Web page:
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“Mastering the Generals”: Targeting deregulated microRNAs of dendritic cells to reverse B and T cell activation in Sjögren’s syndrome

Thursday 26 March 2015

“Mastering the Generals”: Targeting deregulated microRNAs of dendritic cells to reverse B and T cell activation in Sjögren’s syndrome

Background/Research objectives
Dendritic cells: orchestrators of inflammation in primary Sjogren’s syndrome (pSS).

Recently we demonstrated a clear association between enhanced lymphoid foci, B cell activation and increased morbidity and mortality in patients with pSS. Myeloid and plasmacytoid dendritic cells (mDCs and pDCs) are among the most potent T cell- and B cell-activating cells in our body and have been considered as the generals of the immune system, orchestrating inflammation. Several observations indicate that these cells play a key role in the immunopathology of pSS, however, detailed analysis of these cells in pSS has not been performed. Novel technological platforms allow detailed analysis of such rare cells. Recently, we demonstrated novel phenotypic, molecular and functional properties of mDCs and pDCs from patients with (systemic) autoimmune diseases, including pSS.
MicroRNAs: master switches of dendritic cells. MicroRNAs are small non-coding RNAs that are epigenetic master switches regulating the expression of multiple functionally related genes. As a proof of concept we recently demonstrated that one of the newly identified microRNAs is a key regulator of IFN related genes of pDCs. Also our preparatory work, specifically relevant to the current study, identified a number of differentially expressed microRNAs in pDCs and mDCs in pSS patients vs healthy controls. Interestingly, target prediction models of these newly identified microRNAs revealed several target molecular pathways that are associated to interferon-, JAK/STAT-, mTOR- and virus-induced pathways and have previously been implicated in pSS. Intriguingly, 3 microRNAs were identified that were shared by mDCs and pDCs, pointing towards shared and potentially commonly targetable pathways.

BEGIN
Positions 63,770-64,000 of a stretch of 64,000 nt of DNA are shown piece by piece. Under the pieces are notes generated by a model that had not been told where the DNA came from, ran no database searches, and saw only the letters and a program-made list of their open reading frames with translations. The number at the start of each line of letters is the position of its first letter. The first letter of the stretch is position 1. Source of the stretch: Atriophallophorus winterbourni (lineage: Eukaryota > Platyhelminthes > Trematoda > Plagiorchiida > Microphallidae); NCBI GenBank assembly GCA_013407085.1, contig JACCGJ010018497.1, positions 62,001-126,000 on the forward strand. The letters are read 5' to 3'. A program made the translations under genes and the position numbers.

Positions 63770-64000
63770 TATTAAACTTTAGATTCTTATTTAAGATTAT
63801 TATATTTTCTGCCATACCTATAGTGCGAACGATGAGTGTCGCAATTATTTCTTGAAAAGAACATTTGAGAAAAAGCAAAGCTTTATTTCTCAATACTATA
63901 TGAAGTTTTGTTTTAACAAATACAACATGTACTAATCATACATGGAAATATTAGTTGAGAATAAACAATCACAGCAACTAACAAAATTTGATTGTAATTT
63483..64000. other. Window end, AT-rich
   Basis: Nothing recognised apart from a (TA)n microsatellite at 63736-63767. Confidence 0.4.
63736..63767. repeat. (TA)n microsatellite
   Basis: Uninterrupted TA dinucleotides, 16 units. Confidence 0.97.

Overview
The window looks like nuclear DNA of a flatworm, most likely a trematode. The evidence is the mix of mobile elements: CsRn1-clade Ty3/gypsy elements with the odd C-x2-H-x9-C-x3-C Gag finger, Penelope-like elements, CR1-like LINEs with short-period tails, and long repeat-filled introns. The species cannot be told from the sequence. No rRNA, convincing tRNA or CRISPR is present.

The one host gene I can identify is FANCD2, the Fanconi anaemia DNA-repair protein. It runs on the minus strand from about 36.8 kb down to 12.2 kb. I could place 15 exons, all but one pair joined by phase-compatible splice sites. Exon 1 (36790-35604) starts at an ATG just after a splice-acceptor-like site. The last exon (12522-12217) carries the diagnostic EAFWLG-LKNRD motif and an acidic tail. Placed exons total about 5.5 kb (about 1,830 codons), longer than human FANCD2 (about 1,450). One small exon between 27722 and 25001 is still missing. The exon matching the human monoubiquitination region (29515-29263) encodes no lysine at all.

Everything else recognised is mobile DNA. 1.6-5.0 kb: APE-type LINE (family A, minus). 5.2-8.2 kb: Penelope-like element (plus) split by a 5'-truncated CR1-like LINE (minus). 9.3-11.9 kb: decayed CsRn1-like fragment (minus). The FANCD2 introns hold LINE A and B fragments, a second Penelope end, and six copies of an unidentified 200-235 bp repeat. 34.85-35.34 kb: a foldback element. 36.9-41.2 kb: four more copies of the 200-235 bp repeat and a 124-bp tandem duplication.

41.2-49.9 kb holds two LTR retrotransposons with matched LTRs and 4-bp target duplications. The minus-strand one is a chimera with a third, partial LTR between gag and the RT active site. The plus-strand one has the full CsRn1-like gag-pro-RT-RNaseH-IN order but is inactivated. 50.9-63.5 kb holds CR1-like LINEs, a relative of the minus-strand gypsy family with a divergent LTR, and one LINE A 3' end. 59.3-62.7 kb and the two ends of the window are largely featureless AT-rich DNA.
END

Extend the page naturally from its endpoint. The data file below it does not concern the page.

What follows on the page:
Considering the strong potential of mDCs, pDCs and microRNAs to orchestrate inflammation we hypothesize that targeting newly identified deregulated microRNAs of DCs will functionally switch these cells and inhibit DC and successively B and T cell activation in Sjögren’s syndrome.
The following objectives will be addressed:
1) Identify genes modified by pSS-deregulated microRNAs
2) Assess to what extent microRNAs of DCs are associated with immune activation, disease activity, lymphoid neogenesis and immunopathology.
3) Identify upstream pathways underlying microRNA expression pattern in DCs.
4) Restoring DC aberrances by targeting the microRNA imbalance

Techniques
Culture of human tissue and/or cells; MACS cell sorting to isolate CD4 T cells (and subsets) and mDCs and pDCs; cell phenotyping by FACS analysis; intra-cellular cytokine staining; cytokine assessment by ELISA/Luminex; proliferation assays; quantitative PCR, knock-in and knock-down by transfection using lamellar bodies.

Duration: 6/9 months

CONTACTPERSONS:
DR. JOEL VAN ROON
J.vanRoon@umcutrecht.nl, 088-755 4009
Prof. Tim Radstake
T.R.D.J.Radstake@umcutrecht.nl, 088-755 7357

Laboratory of Translational Immunology and Dept of Rheumatology & Clinical Immunology